Limia: Limia derived from the Latin ‘limus’ meaning mud, pertaining to the feeding habits of the fish
Nichols, J.T. 1915. On Heterandria zonata sp. nov. and Heterandria versicolor (Günther) from the Island of Santo Domingo. Bulletin of the American Museum of Natural History 34(20): 603–604.
Heterandria zonata Nichols, 1915
The Striped Limia
San Juan River at Sanchez, Samaná Province, Santo Domingo [Dominican Republic].
The island of Haiti, present in all waters, from the Zonata Peninsula to the West of the Dominican Republic.
Maimon River, Pietra Blanka – Dominican Republic
Small fast streams with little aquatic vegetation.
Male 4 cm, female 6 cm.
This species has a long body with a blunt mouth,
A pale tan body colour with a light iridescent sheen, black bands on the flanks between the anal and caudal fin. The dorsal is yellow or orange at the base and black on the outer edge. The caudal fin is a paler yellow or orange with a line of black dots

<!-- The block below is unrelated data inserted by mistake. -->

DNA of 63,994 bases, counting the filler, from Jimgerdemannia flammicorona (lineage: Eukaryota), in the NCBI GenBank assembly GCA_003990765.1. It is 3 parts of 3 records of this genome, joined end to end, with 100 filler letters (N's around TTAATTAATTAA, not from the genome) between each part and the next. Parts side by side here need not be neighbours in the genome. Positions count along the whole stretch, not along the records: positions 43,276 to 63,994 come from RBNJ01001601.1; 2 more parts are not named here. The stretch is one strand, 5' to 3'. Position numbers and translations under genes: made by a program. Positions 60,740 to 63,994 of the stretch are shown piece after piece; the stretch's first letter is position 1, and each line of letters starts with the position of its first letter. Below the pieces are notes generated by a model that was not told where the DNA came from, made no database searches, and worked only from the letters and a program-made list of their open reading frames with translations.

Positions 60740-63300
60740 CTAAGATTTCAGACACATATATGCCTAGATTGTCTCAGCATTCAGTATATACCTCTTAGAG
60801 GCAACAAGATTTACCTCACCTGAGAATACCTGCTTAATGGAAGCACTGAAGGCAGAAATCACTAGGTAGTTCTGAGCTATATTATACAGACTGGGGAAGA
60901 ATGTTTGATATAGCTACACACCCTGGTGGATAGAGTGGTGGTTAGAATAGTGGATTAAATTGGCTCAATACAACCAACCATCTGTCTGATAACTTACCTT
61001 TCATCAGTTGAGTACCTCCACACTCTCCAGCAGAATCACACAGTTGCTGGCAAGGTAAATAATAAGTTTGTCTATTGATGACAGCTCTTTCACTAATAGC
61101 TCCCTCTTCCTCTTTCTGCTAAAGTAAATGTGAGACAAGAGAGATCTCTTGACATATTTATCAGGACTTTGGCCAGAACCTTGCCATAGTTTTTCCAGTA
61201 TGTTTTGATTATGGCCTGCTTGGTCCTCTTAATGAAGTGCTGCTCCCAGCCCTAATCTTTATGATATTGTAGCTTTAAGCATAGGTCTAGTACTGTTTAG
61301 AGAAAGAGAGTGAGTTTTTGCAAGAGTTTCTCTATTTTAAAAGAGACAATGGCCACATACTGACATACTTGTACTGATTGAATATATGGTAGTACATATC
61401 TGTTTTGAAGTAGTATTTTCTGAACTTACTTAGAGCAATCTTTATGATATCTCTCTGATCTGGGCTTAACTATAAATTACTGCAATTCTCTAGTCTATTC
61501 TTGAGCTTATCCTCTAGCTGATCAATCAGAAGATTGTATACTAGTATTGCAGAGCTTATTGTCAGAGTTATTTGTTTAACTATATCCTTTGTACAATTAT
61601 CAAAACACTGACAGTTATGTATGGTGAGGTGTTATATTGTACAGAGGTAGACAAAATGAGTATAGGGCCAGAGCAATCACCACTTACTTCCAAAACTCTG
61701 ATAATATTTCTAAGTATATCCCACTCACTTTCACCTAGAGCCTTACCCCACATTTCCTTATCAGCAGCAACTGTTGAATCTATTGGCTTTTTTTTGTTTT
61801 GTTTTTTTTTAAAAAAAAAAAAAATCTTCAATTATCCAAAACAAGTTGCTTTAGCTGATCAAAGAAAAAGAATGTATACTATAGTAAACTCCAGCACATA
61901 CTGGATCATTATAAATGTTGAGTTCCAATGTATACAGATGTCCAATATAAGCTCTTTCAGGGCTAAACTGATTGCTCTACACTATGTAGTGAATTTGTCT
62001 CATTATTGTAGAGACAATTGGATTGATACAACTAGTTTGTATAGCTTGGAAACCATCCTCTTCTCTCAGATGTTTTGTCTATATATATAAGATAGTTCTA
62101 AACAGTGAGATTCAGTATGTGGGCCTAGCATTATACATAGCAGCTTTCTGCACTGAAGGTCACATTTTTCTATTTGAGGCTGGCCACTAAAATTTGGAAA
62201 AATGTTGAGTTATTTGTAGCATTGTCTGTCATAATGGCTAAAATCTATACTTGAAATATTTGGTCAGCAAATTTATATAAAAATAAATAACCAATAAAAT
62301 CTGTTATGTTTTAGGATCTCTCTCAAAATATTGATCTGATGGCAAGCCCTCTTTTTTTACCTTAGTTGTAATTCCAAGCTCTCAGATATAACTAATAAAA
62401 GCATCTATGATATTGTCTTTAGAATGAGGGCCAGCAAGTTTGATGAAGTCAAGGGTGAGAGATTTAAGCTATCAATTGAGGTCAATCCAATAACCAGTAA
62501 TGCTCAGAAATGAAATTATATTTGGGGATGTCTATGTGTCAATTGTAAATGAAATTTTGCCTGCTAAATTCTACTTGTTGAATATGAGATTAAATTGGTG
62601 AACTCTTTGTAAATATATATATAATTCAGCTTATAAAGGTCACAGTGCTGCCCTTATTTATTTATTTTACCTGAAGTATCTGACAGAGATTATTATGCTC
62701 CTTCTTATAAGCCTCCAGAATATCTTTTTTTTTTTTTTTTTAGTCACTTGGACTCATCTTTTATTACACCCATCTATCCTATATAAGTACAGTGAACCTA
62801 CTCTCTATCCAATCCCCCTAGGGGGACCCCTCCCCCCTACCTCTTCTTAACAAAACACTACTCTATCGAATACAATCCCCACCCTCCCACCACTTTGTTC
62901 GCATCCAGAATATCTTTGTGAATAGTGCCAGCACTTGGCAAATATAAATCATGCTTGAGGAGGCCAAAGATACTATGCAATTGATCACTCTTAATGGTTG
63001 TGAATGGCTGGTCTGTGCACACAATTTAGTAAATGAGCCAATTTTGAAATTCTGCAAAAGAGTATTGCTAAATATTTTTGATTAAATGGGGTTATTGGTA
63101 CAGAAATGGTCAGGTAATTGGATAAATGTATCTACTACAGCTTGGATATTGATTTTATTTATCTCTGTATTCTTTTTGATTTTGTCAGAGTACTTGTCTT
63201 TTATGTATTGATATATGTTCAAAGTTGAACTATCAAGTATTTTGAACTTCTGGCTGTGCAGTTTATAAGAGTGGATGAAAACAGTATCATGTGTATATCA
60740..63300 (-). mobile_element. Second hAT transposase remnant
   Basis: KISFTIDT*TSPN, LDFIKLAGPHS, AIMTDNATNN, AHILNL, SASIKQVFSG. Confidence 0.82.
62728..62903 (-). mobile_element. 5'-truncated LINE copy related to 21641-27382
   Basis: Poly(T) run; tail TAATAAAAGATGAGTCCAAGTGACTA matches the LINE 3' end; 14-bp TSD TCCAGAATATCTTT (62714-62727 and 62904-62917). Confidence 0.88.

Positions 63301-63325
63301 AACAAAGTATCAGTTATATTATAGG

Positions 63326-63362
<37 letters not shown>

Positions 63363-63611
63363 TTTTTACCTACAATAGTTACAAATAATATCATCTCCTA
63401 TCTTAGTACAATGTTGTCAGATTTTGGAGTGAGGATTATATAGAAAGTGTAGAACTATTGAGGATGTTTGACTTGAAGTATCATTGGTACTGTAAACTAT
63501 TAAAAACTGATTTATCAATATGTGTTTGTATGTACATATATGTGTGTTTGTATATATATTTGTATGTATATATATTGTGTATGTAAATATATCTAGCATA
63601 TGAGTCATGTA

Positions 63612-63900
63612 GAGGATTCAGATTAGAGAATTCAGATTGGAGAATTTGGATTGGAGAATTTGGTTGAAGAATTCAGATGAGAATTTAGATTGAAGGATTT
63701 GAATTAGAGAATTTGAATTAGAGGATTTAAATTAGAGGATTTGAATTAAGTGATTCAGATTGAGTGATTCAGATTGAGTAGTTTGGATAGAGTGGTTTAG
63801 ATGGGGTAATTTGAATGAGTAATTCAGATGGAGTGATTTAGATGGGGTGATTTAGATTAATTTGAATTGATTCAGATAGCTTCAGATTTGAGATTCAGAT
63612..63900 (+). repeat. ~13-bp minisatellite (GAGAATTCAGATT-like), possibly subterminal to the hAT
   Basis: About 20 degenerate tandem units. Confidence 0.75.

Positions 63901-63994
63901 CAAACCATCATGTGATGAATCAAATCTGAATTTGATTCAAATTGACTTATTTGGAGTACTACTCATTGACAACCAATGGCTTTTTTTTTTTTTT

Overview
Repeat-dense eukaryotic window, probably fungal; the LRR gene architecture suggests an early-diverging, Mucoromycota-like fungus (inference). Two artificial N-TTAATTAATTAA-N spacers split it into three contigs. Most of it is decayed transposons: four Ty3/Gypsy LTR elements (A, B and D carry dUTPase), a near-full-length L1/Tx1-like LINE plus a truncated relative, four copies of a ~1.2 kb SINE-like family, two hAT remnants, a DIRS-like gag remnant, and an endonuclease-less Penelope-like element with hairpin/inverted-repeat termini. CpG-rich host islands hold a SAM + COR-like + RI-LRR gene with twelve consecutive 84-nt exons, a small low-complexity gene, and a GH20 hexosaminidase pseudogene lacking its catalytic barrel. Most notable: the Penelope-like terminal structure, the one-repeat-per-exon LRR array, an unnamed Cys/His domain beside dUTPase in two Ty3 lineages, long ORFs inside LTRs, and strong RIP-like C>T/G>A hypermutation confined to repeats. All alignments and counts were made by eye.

A pale tan body colour and no visible gravid spot
Peaceful, likes to live in groups of several individuals of a dozen or more.
A well planted aquarium with open swimming space is required. The water temperature should be between 22 and 26 ° C and it is recommended than sudden temperature swings should be avoided as these fish can have an adverse reaction to them. A neutral pH of 6.8 to 7.5 and not excessively hard water is required.
Feeding is not difficult, all limias are omnivores and will eat flake, granular food, live and frozen with equal enthusiasm.
Warmer water is recommended to trigger breeding activities. A mature female gives birth every 4 to 6 weeks, from 30 to 40 fry with a length of 7 mm, Parents are known to eat the fry so plenty of plant cover will help